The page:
The rate of unemployment is an important leading indicator for chemical industry demand. It measures the number of people who currently don’t have much spare cash to spend on discretionary purchases. And when the jobless rate is rising, it also impacts the spending patterns of those still in work, as they often choose to save […]
Tag Archives | EU
European auto sales continue to depend on the influence of government stimulus programmes. The main feature of February’s results was the sharp decline in Germany’s sales. They were down 30% versus February 2009. This supports the fears of those who saw stimulus programmes as simply bringing forward new sales, not creating new demand. Overall, European […]
The good news is that global chemical production (the blue diamond line) grew during H2 2009. At the end of H1 2009, it had been equal to the level at the start of 2006. The bad news is that as the chart shows (based on data kindly supplied by Kevin Swift at the American Chemistry […]
The European Union was the leading auto market in the world in 2009. It sold 14.4m, versus 13.6m in China and 10.4m in the USA. January has continued this promising trend, with volumes up 13% versus 2009. But it is likely to prove temporary, as government scrappage schemes end. This has already happened in the […]
European consumers remain very wary about the future. The slide above, from the monthly CEFIC report, shows that fear of unemployment is THE major concern. Almost half the population, a net balance of 44.3%, worried about this in December (yellow column), only slightly fewer than in November (blue column). This concern creates a major headwind […]
Almost unnoticed, the EU became the largest regional auto market last year. Thanks to the support of scrappage programmes (particularly Germany’s €5bn scheme) it sold 14.4 million autos, compared to just 10.4m in the USA and 13.6m in China. W Europe continued to see higher sales than Central Europe, due to greater government support. But […]
The blog has been worrying for some time about what will happen when governments end their stimulus programmes. It does not share the optimism of financial markets, that these will provide to be the “escape velocity” for a quick return to 2003-7 Boom conditions. Today’s data from Germany seems to support its concerns. According to […]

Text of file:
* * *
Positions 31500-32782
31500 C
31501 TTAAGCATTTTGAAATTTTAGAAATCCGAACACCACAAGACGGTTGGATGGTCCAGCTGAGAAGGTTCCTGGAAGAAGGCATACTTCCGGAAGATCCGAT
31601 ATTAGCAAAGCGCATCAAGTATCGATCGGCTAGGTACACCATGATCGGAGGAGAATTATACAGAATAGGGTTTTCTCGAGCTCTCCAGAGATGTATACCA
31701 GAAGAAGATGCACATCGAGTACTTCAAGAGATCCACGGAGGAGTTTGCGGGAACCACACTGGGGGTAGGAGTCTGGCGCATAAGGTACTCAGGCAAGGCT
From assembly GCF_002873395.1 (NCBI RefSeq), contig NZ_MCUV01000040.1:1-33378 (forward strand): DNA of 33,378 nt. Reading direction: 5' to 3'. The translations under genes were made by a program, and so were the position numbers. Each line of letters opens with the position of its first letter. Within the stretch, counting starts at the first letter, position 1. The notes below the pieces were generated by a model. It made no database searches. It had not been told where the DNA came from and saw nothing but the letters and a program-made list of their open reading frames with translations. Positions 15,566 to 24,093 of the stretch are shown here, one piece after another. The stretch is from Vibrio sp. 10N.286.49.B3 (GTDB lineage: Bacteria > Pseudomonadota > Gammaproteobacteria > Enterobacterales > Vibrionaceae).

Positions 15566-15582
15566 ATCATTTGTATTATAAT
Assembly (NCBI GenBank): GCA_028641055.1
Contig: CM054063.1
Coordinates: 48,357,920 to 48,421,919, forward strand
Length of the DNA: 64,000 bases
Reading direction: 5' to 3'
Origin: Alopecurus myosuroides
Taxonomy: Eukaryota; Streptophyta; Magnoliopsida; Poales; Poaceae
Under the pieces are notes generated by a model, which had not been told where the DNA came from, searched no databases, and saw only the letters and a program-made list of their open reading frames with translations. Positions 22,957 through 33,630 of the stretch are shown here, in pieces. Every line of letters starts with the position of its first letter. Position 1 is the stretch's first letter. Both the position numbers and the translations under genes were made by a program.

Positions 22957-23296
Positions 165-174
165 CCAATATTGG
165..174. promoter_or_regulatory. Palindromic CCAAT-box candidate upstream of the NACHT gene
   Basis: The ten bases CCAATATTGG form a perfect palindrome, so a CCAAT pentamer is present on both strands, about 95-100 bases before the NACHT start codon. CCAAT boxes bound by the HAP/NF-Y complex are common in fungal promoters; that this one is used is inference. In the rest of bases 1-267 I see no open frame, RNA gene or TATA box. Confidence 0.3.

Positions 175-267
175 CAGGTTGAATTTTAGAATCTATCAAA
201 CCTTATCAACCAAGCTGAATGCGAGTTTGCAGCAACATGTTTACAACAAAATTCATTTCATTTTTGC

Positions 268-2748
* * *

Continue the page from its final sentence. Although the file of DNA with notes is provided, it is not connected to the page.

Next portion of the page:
The probable ending of the destocking/restocking phase is a good moment to look back at what has happened to chemical industry volume in recent years. The chart, based on data kindly supplied by Kevin Swift of the ACC, shows how volume has moved, by Region, with Q1 2006 = 100: Global. Volume in Q2 this […]
Interesting new research from Prof Nouriel Roubini provides some perspective on relative levels of consumer spending around the world: • US private consumption accounted for 16% of total global output in 2008 • It was valued at $10trn, just ahead of European consumption at $9trn • Total Asian consumption was under $5trn • China’s consumption […]
Continental Europe is now in its worst recession since World War 2. GDP fell 2.5% in Q1, following a 1.6% fall in Q4. Germany, often viewed as the ‘motor’ of the eurozone, saw its GDP fall a shocking 3.8% as markets for its export-driven economy dried up. Central & Eastern Europe were badly hit by […]
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Paul Hodges is Chairman of International eChem, trusted commercial advisers to the global chemical industry.
The aim of this blog is to share ideas about the influences that may shape the chemical industry over the next 12 – 18 months. It will try to look behind today’s headlines, to understand what may happen next in important issues such as oil prices, economic growth and the environment. We may also have some fun, investigating a few of the more offbeat events that take place from time to time. Please do join me and share your thoughts.
Between us, we will hopefully develop useful insights into the key factors that will drive the industry's future performance.